A woman wearing a T-shirt with the words "President Bush You Killed My Son" and a picture of a soldier killed in Iraq was detained Thursday after she interrupted a campaign speech by first lady Laura Bush.
Police escorted Sue Niederer of Hopewell, N.J., from a rally at a firehouse after she demanded to know why her son, Army 1st Lt. Seth Dvorin, 24, was killed in Iraq. Dvorin died in February while trying to disarm a bomb.
As shouts of "Four More Years" subsided, Niederer, standing in the middle of a crowd of some 700, continued to shout about the killing of her son.
When Bush mentioned the troops abroad, Niederer shouted, "When are yours going to serve?" referring to Bush's 22-year-old twin daughters, who aren't in the armed services.
Last week, in an interview with CBS News National Security Correspondent David Martin,
Local police escorted Niederer out of the event, handcuffed her and placed her in the back of a police van.
Outside the hall, she said she had a ticket and asked why she was being arrested. She was told by police she had entered a private event and had refused to leave, the Trenton Times reported.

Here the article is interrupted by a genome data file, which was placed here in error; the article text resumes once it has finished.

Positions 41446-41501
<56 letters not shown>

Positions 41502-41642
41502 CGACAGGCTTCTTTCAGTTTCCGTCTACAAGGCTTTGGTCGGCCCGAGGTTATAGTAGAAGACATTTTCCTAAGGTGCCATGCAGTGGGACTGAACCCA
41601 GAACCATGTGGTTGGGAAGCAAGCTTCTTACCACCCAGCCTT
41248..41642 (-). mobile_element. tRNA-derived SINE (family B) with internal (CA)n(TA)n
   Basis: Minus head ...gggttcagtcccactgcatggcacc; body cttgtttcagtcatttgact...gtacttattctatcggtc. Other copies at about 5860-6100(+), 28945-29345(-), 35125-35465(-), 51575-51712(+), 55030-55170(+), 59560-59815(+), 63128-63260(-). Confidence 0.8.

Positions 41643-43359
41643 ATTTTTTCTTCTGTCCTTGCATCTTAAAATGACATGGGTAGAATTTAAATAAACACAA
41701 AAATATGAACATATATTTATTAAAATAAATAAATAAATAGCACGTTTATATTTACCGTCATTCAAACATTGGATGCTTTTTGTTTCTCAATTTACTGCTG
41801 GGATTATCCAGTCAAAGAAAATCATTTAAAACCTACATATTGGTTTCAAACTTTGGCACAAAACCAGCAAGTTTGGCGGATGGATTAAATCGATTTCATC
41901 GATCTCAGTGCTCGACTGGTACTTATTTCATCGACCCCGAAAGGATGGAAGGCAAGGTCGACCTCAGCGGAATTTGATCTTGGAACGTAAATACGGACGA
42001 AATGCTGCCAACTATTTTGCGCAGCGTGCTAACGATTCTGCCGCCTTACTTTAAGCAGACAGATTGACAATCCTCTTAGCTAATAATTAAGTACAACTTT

Niederer was later charged with defiant trespass and released. The charge could lead to a fine and a jail term of up to 60 days but jail time rarely results from such offenses, said a police spokesman.
The first lady continued speaking, touting her husband's record on the economy, health care and the war on terror to those attending the rally in this suburban community of 90,000 people near Trenton.
Mrs. Bush made several references to the Sept. 11 terrorist attacks during her speech. She said that many in New Jersey, including some in neighborhoods near the firehouse, lost family members that day.
"Too many people here had a loved one that went to work in New York that day," Bush said. "It's for our country, it's for our children, our grandchildren that we do the hard work of confronting terror."
"I was denied my freedom of speech," Niederer said at a makeshift news conference in the police station lobby.
Event planners were ready for such a disruption, stationing volunteers like Karolina Zabawa, 20, in the crowd.
"If anybody acts up, I just start chanting, 'Four more years!'" said Zabawa, a Drexel University student.